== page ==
In this instance, God only required Abraham and Issac’s willingness to provide a living sacrifice, but there are times when He doesn’t provide any alternatives.  The New Testament is full of stories of the sacrifices made by the original followers of Jesus.  Many were stoned, sawed in two and killed by the sword according to Hebrews 11.

Ironically, the man responsible for many of those deaths would be called to lay down his life and write the words of Romans 12:1 encouraging others to do the same.  Originally known as Saul, this man had a life that would have seemed enviable by any standard of his day.  As a Roman citizen and a respected Pharisee, he had wealth, status and a very bright future. He was known throughout the region for leading the most devout Jews to put an end to the heretical followers of Jesus. Scripture tells us that he held the cloaks of those who eagerly sought to please him by carrying out his orders to stone the Christ followers.  No need for him to dirty his hands or exert himself – such activity was beneath him. But a very personal encounter with Jesus Himself on the road to Damascus set his life on an entirely different course. With a new God-given name and a new heart wholly dedicated to the One he had so vigorously persecuted, the Apostle Paul did more to advance the church of Jesus Christ than anyone else, but at great personal cost.  In Philippians 3 he reminds his readers of his impressive pedigree as a Hebrew of Hebrews – one who faultlessly kept the law. In verse seven he says, “Whatever were gains to me I now consider loss for the sake of knowing Christ.  What is more, I consider everything a loss because of the surpassing worth of knowing Christ Jesus my Lord, for whose sake I have lost all things.  I consider them garbage, that I may gain Christ.”

In 2 Corinthians 11, Paul details some of the ways he was willing to offer himself as a living sacrifice, saying, “Five times I received from the Jews 40 lashes minus one. Three times I was beaten with rods, once I was pelted with stones, three times I was shipwrecked, I spent a night and a day in the open sea.  I have been constantly on the move.  I have been in danger from rivers, in danger from bandits, in danger from my fellow Jews, in danger from Gentiles, in danger in the city, in danger in the country, in danger at sea and in danger from false believers.  I have labored and toiled and have often gone without sleep; I have known hunger and thirst and have often gone without food; I have been cold and naked.”  This is quite a contrast with the life he had known as Saul and explains perfectly how he could say in Philippians 2 that his life was being poured out like a drink offering.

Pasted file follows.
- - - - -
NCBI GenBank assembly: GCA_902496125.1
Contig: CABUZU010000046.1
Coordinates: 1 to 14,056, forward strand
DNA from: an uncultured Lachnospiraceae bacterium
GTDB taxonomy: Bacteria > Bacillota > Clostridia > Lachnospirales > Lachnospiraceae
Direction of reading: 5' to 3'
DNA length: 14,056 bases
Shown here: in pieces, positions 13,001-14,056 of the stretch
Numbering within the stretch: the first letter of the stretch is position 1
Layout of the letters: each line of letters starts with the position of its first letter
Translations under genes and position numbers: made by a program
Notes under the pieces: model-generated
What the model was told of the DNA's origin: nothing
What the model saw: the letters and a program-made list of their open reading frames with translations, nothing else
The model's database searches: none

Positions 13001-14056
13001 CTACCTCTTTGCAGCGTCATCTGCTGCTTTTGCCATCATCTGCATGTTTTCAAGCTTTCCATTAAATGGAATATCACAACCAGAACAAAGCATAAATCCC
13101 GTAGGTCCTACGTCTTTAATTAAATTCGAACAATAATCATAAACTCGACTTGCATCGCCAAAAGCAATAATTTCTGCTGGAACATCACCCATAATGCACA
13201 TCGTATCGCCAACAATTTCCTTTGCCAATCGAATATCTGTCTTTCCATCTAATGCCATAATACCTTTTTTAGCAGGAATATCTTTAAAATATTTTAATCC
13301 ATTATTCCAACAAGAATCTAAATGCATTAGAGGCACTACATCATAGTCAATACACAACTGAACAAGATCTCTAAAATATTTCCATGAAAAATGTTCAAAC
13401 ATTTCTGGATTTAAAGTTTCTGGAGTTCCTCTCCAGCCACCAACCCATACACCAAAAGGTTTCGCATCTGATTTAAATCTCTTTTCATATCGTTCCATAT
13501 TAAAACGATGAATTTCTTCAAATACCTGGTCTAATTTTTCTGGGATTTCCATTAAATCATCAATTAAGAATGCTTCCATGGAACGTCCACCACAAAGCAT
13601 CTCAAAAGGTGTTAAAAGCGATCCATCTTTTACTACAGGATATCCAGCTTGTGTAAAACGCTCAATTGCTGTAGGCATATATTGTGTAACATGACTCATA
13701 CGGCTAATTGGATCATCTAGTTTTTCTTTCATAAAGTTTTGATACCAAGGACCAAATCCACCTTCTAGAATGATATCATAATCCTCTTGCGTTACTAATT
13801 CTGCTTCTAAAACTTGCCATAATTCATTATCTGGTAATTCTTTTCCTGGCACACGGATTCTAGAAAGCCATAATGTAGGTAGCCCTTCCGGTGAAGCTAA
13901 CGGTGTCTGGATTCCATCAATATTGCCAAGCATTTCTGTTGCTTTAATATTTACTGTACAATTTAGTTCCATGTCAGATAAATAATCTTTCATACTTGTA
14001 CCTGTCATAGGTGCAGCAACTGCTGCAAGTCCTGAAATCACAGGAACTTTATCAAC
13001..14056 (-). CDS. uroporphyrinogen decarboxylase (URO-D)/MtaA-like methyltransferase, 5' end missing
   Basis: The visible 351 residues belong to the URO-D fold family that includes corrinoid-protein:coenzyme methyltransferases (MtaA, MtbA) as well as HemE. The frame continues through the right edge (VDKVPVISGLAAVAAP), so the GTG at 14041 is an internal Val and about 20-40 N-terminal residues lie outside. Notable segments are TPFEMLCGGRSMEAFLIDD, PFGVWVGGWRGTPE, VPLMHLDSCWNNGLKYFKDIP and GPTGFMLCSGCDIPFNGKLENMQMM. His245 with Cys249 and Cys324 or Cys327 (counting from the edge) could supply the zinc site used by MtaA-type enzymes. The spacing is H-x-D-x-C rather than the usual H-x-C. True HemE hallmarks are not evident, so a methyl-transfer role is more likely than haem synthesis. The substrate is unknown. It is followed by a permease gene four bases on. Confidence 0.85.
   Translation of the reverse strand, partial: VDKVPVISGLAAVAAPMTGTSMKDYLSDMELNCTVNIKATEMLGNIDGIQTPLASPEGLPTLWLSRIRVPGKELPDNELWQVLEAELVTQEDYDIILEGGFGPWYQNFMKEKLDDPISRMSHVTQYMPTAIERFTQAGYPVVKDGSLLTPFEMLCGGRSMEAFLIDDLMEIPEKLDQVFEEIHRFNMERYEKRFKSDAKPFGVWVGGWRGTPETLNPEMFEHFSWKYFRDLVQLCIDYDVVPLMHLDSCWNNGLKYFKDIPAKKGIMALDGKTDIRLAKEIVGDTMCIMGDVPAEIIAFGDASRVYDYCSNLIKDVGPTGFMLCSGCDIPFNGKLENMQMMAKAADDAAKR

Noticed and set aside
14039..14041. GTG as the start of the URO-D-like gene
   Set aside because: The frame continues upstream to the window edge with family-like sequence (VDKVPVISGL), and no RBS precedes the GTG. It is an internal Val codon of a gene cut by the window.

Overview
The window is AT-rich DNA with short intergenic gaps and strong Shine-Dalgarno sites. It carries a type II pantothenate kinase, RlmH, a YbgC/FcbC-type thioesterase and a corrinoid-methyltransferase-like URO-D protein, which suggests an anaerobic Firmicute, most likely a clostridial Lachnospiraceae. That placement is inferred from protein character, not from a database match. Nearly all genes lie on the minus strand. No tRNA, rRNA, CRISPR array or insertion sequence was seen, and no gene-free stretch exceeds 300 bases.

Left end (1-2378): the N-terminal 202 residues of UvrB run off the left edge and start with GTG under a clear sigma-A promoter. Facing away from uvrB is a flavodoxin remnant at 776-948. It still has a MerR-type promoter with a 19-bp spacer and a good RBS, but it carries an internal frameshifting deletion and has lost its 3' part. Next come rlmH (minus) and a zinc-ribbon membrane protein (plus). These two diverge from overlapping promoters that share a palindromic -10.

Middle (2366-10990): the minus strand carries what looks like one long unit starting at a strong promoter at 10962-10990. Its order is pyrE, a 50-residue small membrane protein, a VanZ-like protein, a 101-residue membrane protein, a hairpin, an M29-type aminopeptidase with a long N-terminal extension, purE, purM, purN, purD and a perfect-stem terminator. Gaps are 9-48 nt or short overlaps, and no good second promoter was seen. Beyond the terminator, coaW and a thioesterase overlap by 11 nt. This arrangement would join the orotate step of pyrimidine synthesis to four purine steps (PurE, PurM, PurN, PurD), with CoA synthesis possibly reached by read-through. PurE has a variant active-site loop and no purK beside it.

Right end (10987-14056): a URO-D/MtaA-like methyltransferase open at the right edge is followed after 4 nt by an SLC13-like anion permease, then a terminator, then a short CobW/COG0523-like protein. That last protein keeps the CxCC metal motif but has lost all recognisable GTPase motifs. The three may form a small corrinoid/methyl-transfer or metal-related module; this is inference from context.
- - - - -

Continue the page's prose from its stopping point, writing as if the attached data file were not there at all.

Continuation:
While the Apostle Paul is an incredible example of laying down rights and offering everything as a living sacrifice, there could be no greater example than Jesus Himself. It’s laid out for us in my favorite passage in all of scripture, Philippians Chapter 2, written by none other than the Apostle Paul.  It’ says, “You must have the same attitude that Christ Jesus had. Though He was God, He did not think of equality with God as something to cling to. Instead, He gave up His divine privileges; He took the humble position of a slave and was born as a human being.  When He appeared in human form, He humbled Himself in obedience to God and died a criminal’s death on a cross.” Think of that!  He was God and yet He didn’t think equality with God was something to cling to. He willingly set aside His divine rights and privileges in exchange for the infinitely inferior mind and body of a human being. And it would’ve been more understandable if He had chosen to inhabit the body of a strong young man of wealth and power, but instead He came to this world as a helpless infant, born to the poorest of parents.   I love this passage so much because it really encapsulates what He sacrificed for us.  Not just in coming to earth and limiting Himself to a human form, but in taking upon Himself the sins of the world when He deserved no punishment at all!

When I consider what Jesus was willing to do for my sake and the examples set by Paul, other apostles and even modern- day members of the Body of Christ, I am so convicted of my unwillingness to freely lay down my rights.  When I feel that they’re being violated, even in the smallest of ways, my defenses go up and I’m ready for a fight. There may be instances when that’s an appropriate response, but I think in many cases, God is bringing me to an Abraham and Issac moment.  But rather than climbing up on that altar, I’m running from it as far and as fast as possible.


I suspect I’m not the only one who may struggle with laying down my rights. No doubt it’s one of the reasons Jesus warned that the gate He wants us to pass through is narrow and very few find it. But we do not struggle alone.  2 Corinthians 12 tells us that God’s power is perfected in our weakness.  His grace is sufficient in any area of weakness. Undoubtedly that truth is what the young Iranian woman clings to when she imagines what the consequences of following Jesus may be. Like Issac, she knows her Father can be trusted, no matter what.